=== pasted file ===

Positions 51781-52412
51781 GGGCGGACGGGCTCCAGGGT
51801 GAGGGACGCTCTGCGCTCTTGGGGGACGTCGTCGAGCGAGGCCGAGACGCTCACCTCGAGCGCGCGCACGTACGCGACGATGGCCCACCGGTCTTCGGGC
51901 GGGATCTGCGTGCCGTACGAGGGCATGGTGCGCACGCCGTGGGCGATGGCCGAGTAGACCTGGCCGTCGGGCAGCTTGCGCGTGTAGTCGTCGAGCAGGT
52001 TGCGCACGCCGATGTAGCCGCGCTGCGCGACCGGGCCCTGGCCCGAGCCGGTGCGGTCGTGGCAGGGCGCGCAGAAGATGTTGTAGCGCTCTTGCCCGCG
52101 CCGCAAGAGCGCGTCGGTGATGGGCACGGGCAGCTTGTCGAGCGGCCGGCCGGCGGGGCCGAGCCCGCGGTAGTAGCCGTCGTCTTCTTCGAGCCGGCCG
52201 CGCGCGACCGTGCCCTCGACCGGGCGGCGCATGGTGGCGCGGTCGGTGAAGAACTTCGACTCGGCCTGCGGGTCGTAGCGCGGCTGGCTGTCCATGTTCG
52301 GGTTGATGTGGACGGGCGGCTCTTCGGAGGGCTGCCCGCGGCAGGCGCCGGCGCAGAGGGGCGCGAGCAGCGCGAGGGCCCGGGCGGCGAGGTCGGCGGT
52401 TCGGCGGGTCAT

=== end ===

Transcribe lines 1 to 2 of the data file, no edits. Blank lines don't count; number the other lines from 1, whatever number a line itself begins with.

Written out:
Positions 51781-52412
51781 GGGCGGACGGGCTCCAGGGT